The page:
STEM Women Hall of Fame Facts: Caroline Herschel
- Born: March 16, 1750
- STEM Legacy: Self-taught astronomer and helped her brother, famed astronomer William Herschel, discover Uranus.
- Historical context: Stricken with typhus as a child, Caroline Herschel's growth was stunted, and her lack of physical beauty led her family to assume that she wouldn't amount to anything since she couldn't attract a suitor. Although she never married, Herschel went on to achieve scientific prominence for her astronomy studies and findings.
All Caroline Herschel's mother wished for her daughter was to become her own personal maid. Fortunately, the four-foot-three-inch girl was taken under her father's wing, and he secretly helped educate her. In adulthood, she moved to Bath, England, to live with her brother William who was also an amateur astronomer with a keen interest in telescopes. Over time, as Caroline helped clean and care for her brother's telescope, her interest in the stars perked, and she eventually became his scientific apprentice, learning about astronomy, math and how to hunt for comets. As her skills developed, Caroline helped William keep detailed records of their heavenly observations and perform calculations about the positions of various celestial bodies, all of which led to his 1781 discovery of Uranus -- the first planet ever discovered, in fact.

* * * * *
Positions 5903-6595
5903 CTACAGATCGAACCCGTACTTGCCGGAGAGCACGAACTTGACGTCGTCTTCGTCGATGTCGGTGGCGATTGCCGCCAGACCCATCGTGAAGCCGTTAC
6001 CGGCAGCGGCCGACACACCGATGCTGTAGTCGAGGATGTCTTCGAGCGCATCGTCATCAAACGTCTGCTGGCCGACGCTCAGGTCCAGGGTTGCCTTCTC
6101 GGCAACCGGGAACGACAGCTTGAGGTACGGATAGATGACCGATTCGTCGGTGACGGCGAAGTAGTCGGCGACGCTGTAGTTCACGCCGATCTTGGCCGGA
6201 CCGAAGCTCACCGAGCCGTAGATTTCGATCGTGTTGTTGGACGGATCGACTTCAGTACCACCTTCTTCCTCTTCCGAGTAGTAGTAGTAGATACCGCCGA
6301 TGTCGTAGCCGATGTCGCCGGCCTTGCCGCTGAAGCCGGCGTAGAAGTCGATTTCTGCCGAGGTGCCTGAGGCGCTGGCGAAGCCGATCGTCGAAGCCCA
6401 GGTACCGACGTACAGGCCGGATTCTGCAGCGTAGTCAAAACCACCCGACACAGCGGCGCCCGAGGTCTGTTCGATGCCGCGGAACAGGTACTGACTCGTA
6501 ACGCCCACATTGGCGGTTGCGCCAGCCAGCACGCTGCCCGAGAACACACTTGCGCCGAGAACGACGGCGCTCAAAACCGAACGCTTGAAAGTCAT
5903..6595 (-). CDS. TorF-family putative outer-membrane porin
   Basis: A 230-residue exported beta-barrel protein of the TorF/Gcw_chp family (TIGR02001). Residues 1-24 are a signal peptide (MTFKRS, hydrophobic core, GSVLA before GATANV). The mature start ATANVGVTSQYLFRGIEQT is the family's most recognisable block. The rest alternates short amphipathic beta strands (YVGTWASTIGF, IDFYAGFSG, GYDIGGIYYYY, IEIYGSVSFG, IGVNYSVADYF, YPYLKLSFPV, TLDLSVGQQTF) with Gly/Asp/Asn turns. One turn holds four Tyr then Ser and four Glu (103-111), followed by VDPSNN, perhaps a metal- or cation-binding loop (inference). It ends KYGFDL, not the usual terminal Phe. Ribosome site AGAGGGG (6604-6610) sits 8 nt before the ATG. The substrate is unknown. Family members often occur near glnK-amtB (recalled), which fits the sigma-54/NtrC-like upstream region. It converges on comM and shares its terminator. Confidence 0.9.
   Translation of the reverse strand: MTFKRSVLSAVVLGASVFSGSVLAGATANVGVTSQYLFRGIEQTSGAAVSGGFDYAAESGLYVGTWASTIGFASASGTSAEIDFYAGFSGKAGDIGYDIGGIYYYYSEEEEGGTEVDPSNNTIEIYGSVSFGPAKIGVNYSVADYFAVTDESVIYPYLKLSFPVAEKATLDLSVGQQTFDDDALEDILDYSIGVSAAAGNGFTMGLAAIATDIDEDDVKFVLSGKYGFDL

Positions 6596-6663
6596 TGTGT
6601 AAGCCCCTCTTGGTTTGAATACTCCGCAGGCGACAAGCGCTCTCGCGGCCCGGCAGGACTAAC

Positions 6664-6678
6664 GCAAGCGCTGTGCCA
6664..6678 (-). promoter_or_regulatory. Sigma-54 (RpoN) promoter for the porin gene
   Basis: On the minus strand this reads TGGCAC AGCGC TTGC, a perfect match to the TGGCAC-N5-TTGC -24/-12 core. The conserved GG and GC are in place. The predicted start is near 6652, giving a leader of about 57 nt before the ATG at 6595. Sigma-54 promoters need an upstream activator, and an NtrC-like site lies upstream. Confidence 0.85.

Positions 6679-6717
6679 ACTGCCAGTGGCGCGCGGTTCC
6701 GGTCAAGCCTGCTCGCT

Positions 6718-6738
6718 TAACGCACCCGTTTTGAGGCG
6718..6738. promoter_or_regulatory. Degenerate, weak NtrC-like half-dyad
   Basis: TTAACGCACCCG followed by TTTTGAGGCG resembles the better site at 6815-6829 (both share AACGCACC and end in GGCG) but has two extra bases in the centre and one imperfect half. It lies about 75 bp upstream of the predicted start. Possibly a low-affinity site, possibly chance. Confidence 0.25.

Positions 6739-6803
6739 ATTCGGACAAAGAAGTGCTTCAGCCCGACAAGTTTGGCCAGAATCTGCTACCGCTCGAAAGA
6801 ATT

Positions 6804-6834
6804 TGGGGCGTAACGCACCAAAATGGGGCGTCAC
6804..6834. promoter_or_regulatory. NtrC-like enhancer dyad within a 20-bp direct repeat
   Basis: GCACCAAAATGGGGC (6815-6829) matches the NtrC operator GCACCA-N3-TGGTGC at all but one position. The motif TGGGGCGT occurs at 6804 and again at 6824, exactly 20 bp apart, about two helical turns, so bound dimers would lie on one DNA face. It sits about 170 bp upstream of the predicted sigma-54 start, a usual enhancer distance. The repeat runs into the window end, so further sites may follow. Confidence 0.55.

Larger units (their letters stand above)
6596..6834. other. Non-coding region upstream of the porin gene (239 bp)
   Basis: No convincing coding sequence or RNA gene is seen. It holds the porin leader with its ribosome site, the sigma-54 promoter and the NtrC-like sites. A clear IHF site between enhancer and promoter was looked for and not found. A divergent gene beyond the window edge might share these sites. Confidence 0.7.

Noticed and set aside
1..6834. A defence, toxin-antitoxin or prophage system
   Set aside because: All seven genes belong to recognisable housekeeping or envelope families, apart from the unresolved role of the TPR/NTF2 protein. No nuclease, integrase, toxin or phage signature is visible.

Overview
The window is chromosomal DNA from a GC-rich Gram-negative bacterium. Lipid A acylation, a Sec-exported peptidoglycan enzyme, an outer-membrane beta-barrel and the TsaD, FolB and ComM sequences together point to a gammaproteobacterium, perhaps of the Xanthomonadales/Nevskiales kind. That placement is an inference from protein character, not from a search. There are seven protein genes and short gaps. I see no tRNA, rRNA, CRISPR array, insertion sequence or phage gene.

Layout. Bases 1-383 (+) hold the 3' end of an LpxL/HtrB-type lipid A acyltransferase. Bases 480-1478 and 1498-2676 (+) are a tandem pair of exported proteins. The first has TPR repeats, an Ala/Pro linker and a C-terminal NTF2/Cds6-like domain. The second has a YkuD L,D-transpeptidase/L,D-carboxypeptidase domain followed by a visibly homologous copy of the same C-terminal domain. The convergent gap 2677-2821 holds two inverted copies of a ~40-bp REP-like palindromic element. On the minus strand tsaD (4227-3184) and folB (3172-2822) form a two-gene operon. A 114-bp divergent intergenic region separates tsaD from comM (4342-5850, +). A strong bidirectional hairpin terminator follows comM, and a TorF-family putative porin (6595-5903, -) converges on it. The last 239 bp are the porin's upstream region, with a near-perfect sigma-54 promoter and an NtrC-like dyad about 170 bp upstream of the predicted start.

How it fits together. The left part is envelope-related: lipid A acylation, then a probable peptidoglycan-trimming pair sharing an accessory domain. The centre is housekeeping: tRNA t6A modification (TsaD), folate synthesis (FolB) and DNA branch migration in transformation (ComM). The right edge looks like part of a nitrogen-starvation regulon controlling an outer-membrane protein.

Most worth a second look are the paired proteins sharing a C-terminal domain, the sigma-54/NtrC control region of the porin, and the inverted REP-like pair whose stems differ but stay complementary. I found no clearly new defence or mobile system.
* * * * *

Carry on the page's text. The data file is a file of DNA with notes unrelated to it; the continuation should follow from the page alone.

Soon after, Caroline's work also paid off when she became the first woman to discover a comet, the first of eight she would go on to locate between 1786 and 1797, in addition to three nebulae. After William died, Caroline carefully cataloged all of their research over the years, and in response the Royal Astronomical Society and the Royal Irish Academy gave her honorary memberships. Other awards she also received included a Gold Medal of Science from the King of Prussia and a medal from the King of Denmark. Not bad for a tiny young woman who wasn't expected to do anything more than serve as her mother's maid.